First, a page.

“Don’t worry, the serosanguinous fluid won’t penetrate through your jumpsuit. It is air and liquid tight.”

Oh no, it is serosanguinous fluid, Samantha thought. It was most likely contagious then, as it would be filled with the COVID-19 virus. In fact, it could be in highly concentrated form.

“Wait a minute, Dr. Falkner. I am not ready to do this,” Samantha said.

There was a moment of silence after that. He looked at her intensely through his face shield and waited for her to say something more.

“I am not ready to do this. I know I am supposed to go to a morgue for autopsy rotation for a month but this is not what I expected,” Samantha said mustering up her courage. She was in fact very upset with the current situation. She did not sign up to be a physician, a pathologist when she had to put her life in danger by taking the risk of getting infected with COVID-19.

“You think I like this?” Dr. Falkner responded angrily. “Who the hell do you think you are? We are in this shit now, and even I have no choice. We have to bury these bodies as fast as we can before they become more infectious. God knows what would happen if the bodies get blown up with intestinal bacteria and aerosolize all over the world.” He paused for a few seconds, then continued, “You are doing a service to this world, and to New York City. Now, get back to work!” He was shouting by this point, and even startled some inmates.

Samantha wasn’t sure what she did afterward. They were very quietly doing the work. She cut open the hospital gown using scissors, and inscribed the weight, characteristics of the dead body, name, age, gender, and race onto a piece of paper Dr. Falkner provided. It was difficult to find the name of the hospital where the body came from. There was no time to pull the IV line from the dead man’s arm or intubation tube out of his mouth as they struggled to place the body into a coffin. The inmates had brought in a cheap, light colored wood coffin. One of the jobs for Samantha was to write the name of the dead in large letters using a magic marker on all sides and the top of the coffin.

“There are 22 more coming, Doc!” one of the inmates called out.

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Chapter 5: Panic

Samantha could not believe he actually just took off. “Bastard!” she said out loud. She looked around and saw that there were still a few bodies left in the morgue they had not finished with. The morgue was not refrigerated, and the bodies would decompose. Samantha went into the studio and locked the door behind her. She sat and stared at the empty paper dishes Dr. Falkner left on the table. She was not sure how she could fall asleep here, all alone in such a strange place. This was a nightmare! Who could imagine what she was going through?

She moved the kitchen table and the chair against the doorknob to block the entry way from outside. She couldn’t get over how insensitive Dr. Falkner was being, not knowing if the prison wardens had a key to the studio. This must have been his temporary place until he finished his autopsy research project. She figured all the items in here must be his own stuff that he brought in. Samantha untied and flipped over her large scrub pants to see the inscription, LONG ISLAND CORONER.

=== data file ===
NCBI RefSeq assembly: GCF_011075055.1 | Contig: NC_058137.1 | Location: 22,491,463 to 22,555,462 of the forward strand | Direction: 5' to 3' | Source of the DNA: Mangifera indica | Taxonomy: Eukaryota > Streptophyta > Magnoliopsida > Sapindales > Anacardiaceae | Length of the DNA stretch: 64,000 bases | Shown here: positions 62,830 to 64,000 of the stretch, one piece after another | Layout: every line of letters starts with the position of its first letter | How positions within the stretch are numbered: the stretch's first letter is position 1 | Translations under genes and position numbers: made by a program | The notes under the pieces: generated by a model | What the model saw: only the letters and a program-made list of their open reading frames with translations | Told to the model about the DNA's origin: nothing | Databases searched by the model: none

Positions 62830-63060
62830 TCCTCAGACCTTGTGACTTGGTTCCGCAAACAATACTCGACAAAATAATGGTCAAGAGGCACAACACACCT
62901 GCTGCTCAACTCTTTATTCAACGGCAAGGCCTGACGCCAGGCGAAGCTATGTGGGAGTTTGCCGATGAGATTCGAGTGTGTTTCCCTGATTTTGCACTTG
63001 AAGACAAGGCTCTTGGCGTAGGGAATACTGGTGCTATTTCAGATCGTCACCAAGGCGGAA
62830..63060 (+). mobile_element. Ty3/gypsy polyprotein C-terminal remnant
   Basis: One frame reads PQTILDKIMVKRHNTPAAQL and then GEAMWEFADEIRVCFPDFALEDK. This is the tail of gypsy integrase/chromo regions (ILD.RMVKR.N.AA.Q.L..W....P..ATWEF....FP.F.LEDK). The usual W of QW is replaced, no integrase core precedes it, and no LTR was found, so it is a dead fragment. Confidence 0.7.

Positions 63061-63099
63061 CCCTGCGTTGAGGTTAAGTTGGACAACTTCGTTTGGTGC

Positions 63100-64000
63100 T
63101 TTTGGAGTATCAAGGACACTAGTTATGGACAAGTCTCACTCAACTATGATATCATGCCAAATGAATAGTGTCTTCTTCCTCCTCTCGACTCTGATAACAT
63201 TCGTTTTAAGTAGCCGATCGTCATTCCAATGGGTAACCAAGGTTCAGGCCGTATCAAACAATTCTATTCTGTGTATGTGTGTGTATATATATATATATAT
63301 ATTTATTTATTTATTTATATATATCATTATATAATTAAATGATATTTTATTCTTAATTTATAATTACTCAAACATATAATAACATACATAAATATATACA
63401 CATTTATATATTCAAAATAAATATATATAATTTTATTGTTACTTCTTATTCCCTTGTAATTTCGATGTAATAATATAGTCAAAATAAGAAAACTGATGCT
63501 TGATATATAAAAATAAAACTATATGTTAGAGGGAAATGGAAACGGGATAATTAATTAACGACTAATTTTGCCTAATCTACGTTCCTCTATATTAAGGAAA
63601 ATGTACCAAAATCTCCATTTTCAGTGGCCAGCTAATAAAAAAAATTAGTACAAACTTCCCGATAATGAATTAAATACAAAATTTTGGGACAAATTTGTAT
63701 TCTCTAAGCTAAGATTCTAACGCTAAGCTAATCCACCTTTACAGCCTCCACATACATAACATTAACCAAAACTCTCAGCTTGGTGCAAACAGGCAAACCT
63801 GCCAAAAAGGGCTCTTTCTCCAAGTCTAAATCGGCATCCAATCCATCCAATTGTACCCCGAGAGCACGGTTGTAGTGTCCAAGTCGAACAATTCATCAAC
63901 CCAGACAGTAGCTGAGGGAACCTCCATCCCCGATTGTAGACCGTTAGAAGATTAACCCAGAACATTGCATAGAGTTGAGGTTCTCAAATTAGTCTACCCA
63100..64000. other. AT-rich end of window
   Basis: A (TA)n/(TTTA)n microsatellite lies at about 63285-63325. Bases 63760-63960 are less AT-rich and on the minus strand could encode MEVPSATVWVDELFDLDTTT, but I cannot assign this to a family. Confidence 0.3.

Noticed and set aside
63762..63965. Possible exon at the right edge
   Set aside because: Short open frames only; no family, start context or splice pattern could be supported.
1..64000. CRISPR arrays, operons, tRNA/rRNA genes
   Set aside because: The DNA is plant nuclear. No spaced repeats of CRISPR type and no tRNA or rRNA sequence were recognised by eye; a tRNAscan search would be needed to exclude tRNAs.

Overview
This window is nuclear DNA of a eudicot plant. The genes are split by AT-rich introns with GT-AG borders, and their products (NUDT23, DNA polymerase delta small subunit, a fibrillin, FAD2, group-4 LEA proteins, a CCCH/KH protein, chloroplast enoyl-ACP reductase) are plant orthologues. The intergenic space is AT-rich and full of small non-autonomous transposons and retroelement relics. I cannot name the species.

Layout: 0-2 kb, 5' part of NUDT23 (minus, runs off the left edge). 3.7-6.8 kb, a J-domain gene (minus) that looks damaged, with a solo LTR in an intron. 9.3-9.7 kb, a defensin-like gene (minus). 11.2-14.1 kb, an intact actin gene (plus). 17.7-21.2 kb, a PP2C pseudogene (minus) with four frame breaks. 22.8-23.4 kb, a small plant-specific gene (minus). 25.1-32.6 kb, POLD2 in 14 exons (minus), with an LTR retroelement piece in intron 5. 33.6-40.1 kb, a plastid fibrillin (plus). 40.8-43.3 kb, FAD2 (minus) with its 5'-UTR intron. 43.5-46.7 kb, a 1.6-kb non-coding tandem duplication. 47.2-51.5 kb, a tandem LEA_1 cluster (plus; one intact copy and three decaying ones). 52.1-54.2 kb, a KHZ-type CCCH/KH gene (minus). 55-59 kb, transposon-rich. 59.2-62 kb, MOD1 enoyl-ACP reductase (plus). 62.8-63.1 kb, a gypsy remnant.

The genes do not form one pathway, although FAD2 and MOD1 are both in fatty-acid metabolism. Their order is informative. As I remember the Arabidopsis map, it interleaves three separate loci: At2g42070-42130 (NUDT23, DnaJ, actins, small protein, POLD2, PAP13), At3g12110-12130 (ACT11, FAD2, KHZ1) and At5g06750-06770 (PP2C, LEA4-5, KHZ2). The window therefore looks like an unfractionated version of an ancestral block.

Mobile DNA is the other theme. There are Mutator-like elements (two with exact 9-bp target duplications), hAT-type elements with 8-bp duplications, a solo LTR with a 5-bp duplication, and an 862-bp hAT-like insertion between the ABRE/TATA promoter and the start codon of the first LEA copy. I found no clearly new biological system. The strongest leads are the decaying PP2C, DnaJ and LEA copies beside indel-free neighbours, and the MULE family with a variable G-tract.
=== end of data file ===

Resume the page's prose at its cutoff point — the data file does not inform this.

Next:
Of course, it is his!

She was eating his food, wearing his scrubs, using his towels and soaps. It creeped her out to be borrowing his stuff. This was classic. Medical professionals never tell residents the details they need to hear, even what to bring for survival. Wouldn’t it be helpful to tell residents what to expect, what we need, where it is, and what the accommodations would be?

She thought about the guard who she met earlier that day. He must have been a prison warden. He saw her and asked her where she was going to stay. He could probably find out where she is now. She wondered how many prisoners and wardens were on this island.

Samantha got up quickly and moved the kitchen table and chair away from the door. She had to secure the garage door and the entry door from inside of the morgue better. She went out of the studio and picked up some ropes to tie the garage door. There was a loop in the middle of the garage door, but the rope was not long, unable to attach to the side of the door where a piece of iron was sticking out. She connected a few ropes and tied them together to make one long rope. She secured the rope, securing the garage door to prevent it from being opened from the outside. She then moved the morgue table to the other door she and Dr. Falkner had entered through and pushed it against the doorknob. 

Courtesy of @nadi-lindsay instagram, pexels.com

It did not look too secure. Someone could easily push the door open from the outside. There wasn’t any way to lock it from the inside, so she opened the door again to see if there was a key lock from the outside. There wasn’t one, so she rearranged the morgue table again. Samantha looked around to see what else she could use to help secure the door shut.

There was not much except for the dead bodies, and there was no way she was going to move the bodies.

She could not believe she was actually amongst the dead. In fact, there were more dead bodies than alive ones on the island. She reminded herself that the dead could not hurt her, except what if the virus was seeping out of the bags and being emitted into the air?